The Iowa Credit Union League, for example, served 121 cooperatives in 2012, but expects that number to fall below 100 in the next five years. Since 2000, the state has lost 72 credit unions.
Patrick Jury, ICUL’s president/CEO, said the board decided years ago not to fund the league completely through membership dues and has no plans to increase dues. Instead, ICUL expects to rely on the capital generated from its group of for-profit subsidiaries to support the league’s operations.
As Iowa credit unions grow through mergers, Murray Williams, ICUL’s chief operating officer, said the league will be focusing on how to serve them.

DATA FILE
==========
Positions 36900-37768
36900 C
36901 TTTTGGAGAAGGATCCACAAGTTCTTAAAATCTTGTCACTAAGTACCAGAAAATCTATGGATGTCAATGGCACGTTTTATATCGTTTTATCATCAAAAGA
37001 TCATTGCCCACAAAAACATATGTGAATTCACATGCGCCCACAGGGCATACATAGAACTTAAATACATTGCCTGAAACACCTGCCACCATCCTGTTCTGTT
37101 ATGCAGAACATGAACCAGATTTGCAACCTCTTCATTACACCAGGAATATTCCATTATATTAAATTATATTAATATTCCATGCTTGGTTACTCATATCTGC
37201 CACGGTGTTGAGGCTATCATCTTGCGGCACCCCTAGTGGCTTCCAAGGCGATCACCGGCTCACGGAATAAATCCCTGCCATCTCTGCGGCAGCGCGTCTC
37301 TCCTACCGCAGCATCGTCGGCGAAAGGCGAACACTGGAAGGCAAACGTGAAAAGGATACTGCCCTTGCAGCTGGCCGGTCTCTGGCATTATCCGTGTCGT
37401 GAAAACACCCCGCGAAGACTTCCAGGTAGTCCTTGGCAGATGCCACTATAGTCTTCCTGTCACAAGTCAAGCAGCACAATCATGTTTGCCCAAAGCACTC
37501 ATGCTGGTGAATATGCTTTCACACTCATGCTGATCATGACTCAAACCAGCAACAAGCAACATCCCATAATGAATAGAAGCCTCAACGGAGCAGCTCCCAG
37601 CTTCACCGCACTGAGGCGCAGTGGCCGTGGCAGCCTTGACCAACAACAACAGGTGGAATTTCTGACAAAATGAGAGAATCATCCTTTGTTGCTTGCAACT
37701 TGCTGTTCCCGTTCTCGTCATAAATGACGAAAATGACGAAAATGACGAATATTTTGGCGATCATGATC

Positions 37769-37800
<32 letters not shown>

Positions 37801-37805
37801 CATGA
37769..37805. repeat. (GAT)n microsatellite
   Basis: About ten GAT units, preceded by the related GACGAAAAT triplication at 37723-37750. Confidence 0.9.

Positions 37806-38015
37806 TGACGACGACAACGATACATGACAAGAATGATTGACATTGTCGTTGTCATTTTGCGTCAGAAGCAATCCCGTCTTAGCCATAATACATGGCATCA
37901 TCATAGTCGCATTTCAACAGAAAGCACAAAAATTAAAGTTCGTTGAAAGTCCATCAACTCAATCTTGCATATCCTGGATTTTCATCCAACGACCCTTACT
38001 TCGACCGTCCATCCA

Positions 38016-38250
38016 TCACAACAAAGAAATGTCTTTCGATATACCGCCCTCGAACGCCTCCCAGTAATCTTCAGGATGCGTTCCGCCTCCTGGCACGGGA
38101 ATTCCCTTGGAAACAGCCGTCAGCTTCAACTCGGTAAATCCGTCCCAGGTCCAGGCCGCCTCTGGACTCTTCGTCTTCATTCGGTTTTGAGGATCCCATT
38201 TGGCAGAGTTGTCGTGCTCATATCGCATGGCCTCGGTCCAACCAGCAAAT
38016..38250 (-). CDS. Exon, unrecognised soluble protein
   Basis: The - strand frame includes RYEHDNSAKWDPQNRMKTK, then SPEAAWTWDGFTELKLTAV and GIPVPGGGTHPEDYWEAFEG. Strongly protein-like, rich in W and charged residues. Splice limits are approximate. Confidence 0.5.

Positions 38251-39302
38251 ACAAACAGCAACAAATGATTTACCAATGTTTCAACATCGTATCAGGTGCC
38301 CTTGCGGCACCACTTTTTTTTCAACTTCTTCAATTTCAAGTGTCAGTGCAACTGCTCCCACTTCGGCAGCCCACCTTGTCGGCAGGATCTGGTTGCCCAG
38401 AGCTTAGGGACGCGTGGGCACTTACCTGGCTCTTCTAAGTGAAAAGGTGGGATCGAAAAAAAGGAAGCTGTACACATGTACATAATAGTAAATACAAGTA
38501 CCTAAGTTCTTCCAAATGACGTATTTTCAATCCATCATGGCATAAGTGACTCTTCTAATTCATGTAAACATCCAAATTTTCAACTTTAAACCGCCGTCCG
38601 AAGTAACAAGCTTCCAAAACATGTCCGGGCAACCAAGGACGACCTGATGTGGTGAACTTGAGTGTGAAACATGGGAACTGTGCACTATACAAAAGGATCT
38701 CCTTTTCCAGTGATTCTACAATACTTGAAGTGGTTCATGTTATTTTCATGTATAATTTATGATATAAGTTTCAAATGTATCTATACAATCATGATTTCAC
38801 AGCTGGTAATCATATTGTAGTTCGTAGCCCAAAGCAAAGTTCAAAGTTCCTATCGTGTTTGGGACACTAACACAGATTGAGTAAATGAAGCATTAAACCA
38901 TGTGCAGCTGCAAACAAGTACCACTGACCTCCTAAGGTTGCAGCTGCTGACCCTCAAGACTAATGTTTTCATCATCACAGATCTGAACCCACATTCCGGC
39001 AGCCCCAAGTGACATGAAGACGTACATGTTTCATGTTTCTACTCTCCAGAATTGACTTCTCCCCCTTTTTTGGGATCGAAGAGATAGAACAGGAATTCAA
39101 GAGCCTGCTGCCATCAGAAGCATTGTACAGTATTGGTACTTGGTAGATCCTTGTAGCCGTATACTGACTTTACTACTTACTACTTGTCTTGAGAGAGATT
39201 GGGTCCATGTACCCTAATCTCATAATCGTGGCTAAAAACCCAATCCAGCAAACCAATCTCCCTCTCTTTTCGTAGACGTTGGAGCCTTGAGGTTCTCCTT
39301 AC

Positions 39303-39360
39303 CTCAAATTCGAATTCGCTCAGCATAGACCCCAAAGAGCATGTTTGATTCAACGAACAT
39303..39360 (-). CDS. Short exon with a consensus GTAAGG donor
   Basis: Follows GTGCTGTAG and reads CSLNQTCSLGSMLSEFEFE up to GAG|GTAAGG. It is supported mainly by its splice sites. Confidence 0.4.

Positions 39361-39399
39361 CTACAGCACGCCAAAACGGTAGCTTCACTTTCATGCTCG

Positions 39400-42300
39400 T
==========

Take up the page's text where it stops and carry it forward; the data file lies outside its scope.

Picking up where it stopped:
ICUL plans to remain independent and, as of 2012, it has built up more than $30 million in net assets that can help it stay that way.
“Our model has never been one of trying to find a way to consolidate with trade associations around the Midwest. Our model has been more of how can we engage with the leagues in terms of the products and services they offer their members to create more value for their organizations and create value for our organization,” Jury said.
For example, Jury said ICUL provides regulatory compliance support for the Nebraska, Kentucky and New Mexico leagues. And, he said his league has additional deals with other leagues.